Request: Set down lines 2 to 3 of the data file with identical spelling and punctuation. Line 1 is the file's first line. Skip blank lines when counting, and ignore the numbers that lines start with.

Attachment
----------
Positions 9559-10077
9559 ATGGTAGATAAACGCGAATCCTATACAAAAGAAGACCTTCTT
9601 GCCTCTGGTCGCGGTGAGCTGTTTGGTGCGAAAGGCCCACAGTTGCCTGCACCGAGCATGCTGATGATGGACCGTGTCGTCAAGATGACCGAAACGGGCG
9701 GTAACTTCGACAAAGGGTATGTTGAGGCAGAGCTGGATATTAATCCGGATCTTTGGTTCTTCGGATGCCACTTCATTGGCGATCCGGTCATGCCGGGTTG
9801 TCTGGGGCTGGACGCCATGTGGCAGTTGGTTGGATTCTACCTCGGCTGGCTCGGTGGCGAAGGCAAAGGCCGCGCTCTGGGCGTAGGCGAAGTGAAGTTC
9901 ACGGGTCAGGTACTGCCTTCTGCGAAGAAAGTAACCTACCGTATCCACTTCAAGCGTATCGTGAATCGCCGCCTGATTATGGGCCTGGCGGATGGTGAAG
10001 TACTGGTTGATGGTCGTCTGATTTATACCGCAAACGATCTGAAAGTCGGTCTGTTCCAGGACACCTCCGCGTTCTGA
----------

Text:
9559 ATGGTAGATAAACGCGAATCCTATACAAAAGAAGACCTTCTT
9601 GCCTCTGGTCGCGGTGAGCTGTTTGGTGCGAAAGGCCCACAGTTGCCTGCACCGAGCATGCTGATGATGGACCGTGTCGTCAAGATGACCGAAACGGGCG